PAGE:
Shilfting Sand Dunes Wilderness (Proposed)
Suggested Citation: Kerr, Andy. 2000. Oregon Desert Guide: 70 Hikes. Seattle: The Mountaineers Books. pp. 143-145.
The most unique addition possible to Oregon's wilderness system.
Location: Lake County, 15 miles east-northeast of Christmas Valley
Size: 25 square miles (16,518 acres)
Terrain: Mostly open sand and flats with a few minor hills
Elevation Range: 4,290-4,478 feet
Managing Agencies: Lakeview District BLM (present); National Park Service (proposed)
Agency Wilderness Status: 16,440-acre BLM wilderness study area; 0 acres recommended
Recreation Map: Northwest and Northeast Quarters, Lake- view Resource Area, Lakeview District BLM
Some ecosystems don't get any respect.
The area contains the largest inland moving sand dune system in Oregon, and possibly the Pacific Northwest. The dunes—because of the resulting hydro- logic and soil conditions—are critical to the preservation of the adjacent Lost Forest, a disjunct stand of ponderosa pine, in a place where low rainfall alone would normally prohibit any forest from growing. (See Lost Forest–Shifting Sand Dunes National Monument.
The proposed wilderness is more than just open sand. Because of the edge effect created between the sand, sagebrush, and forest, the area is excellent wildlife habitat. Predators with limited range in the desert, such as the cougar and bob- cat, are found here. So too is the badger. Small mammals include the black-tailed mountain hare (jackrabbit), pygmy rabbit, least and yellow pine chipmunks, Townsend's and golden-mantled ground squirrels, and the northern grasshopper mouse. Bird species include the American avocet, sage thrasher, sapsucker, mountain bluebird, prairie falcon, and golden eagle. A large number of reptile species are also present.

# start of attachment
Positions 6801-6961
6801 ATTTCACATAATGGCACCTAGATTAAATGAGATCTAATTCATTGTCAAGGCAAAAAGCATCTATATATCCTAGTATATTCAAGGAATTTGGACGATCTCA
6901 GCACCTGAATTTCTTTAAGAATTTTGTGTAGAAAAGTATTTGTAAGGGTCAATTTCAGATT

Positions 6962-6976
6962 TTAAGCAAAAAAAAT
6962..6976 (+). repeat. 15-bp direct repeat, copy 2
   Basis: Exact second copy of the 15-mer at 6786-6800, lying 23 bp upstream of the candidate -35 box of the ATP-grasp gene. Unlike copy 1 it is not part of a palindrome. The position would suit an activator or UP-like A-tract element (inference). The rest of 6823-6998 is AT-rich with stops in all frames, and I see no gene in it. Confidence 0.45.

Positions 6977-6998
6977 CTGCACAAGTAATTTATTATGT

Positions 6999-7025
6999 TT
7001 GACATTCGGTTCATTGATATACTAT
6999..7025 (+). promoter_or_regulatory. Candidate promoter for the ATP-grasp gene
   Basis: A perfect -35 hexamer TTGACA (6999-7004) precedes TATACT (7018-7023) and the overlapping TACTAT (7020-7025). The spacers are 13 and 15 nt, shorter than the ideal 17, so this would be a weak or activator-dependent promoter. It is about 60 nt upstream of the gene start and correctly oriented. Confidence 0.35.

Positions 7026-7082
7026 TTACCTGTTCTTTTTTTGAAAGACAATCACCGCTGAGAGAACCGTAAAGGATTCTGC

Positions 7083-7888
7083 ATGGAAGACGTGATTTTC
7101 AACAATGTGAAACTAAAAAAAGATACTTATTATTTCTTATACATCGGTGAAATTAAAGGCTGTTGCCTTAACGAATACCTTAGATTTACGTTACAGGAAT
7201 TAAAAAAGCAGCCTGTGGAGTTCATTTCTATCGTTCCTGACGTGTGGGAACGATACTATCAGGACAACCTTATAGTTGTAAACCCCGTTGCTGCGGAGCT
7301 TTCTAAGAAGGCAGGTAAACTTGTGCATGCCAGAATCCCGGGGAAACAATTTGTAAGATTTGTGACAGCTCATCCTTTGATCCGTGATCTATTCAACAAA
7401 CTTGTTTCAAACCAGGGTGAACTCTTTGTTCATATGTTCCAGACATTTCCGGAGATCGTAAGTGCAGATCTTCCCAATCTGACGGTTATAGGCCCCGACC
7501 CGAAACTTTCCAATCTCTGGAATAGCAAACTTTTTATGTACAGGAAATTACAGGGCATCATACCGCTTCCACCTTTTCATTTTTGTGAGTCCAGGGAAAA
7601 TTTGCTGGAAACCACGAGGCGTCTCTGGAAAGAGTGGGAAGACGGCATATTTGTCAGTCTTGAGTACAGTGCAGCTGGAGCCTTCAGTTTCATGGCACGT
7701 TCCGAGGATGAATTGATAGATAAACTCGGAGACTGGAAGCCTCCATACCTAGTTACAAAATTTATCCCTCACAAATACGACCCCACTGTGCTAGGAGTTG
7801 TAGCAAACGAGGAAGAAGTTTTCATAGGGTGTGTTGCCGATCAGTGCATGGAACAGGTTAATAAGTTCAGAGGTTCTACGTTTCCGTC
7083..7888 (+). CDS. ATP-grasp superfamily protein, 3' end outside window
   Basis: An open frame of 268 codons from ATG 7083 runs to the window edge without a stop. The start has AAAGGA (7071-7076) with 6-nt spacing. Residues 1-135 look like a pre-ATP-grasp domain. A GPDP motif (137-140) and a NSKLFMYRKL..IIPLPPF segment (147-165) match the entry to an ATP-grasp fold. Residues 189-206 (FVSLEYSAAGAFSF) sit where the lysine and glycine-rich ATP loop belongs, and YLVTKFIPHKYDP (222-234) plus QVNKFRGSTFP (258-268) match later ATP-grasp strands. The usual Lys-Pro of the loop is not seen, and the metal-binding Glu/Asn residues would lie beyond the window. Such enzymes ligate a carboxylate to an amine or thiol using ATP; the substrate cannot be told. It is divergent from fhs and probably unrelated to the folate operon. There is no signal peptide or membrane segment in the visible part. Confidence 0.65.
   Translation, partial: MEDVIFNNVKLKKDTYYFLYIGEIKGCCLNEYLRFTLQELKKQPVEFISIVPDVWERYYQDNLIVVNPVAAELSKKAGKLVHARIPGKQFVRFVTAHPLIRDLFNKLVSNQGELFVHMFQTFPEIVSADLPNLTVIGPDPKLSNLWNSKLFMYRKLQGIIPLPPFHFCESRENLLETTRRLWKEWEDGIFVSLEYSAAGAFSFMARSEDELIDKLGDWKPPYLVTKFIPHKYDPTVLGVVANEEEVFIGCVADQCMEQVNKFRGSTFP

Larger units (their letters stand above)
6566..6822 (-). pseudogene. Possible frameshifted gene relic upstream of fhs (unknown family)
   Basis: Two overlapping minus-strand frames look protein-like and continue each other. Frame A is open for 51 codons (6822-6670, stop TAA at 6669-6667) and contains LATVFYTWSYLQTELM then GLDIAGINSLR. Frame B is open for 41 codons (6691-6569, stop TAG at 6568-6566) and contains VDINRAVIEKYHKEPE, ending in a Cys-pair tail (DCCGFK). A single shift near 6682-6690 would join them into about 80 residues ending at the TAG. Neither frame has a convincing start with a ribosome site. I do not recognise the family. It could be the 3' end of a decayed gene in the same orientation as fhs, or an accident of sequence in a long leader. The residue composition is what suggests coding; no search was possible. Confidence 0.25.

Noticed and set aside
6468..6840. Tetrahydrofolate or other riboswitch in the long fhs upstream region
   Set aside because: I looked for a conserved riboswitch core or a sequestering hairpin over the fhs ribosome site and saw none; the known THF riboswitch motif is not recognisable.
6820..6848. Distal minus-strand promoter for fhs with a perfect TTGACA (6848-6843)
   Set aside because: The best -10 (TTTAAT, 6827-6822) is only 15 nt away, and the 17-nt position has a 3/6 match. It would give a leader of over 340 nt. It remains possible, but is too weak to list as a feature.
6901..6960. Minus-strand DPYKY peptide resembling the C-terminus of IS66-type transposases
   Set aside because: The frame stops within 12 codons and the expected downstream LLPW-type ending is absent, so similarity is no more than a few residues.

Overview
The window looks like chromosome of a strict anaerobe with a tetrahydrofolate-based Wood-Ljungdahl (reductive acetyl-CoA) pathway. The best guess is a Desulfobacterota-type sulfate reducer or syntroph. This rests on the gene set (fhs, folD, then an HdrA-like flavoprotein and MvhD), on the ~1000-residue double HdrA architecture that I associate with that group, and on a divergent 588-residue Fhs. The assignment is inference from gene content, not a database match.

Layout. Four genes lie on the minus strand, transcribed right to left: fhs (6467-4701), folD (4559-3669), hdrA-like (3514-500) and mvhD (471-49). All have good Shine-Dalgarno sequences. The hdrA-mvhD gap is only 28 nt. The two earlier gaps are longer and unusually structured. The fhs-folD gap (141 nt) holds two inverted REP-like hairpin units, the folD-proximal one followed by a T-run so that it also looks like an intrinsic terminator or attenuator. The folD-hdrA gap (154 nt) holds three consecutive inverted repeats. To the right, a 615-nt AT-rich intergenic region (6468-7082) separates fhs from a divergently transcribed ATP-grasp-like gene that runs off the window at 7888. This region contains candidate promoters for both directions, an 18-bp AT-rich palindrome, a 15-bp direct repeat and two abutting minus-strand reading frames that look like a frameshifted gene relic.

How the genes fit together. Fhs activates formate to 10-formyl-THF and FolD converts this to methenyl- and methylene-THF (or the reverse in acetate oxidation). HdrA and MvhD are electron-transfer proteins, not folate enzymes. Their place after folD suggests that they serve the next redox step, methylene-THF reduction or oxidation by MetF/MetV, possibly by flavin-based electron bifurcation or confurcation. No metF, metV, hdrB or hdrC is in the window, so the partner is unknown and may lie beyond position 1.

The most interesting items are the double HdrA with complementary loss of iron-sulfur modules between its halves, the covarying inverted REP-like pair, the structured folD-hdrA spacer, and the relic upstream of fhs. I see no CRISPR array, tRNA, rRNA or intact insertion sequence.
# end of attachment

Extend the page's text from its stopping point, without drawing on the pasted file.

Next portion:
Wildflower species include the sand lily, hairy evening primrose, paintbrush, and specklepod milk-vetch.
The seemingly endless combinations of form and light are remarkable. The solitude is outstanding. The shifting sand dunes encourages contemplation— when the all-terrain vehicles are not roaring around you.
Only small portions of this dunes system are closed to vehicles. Aestheti- cally and geologically, they are the least interesting. The most spectacular dunes are open to—and sometimes crawling with—off-road vehicles. Eight thousand people visit the sand dunes annually, the large majority of whom do so with an engine roaring in their ears.
Despite legal restrictions, vehicles routinely violate the Lost Forest Research Natural Area and other vehicle closures.
The dunes cover both paleontological and archaeological sites that can be uncovered by the wind. On such occasions, because of the motorized use, no protection exists for the fossil beds and lithic sites.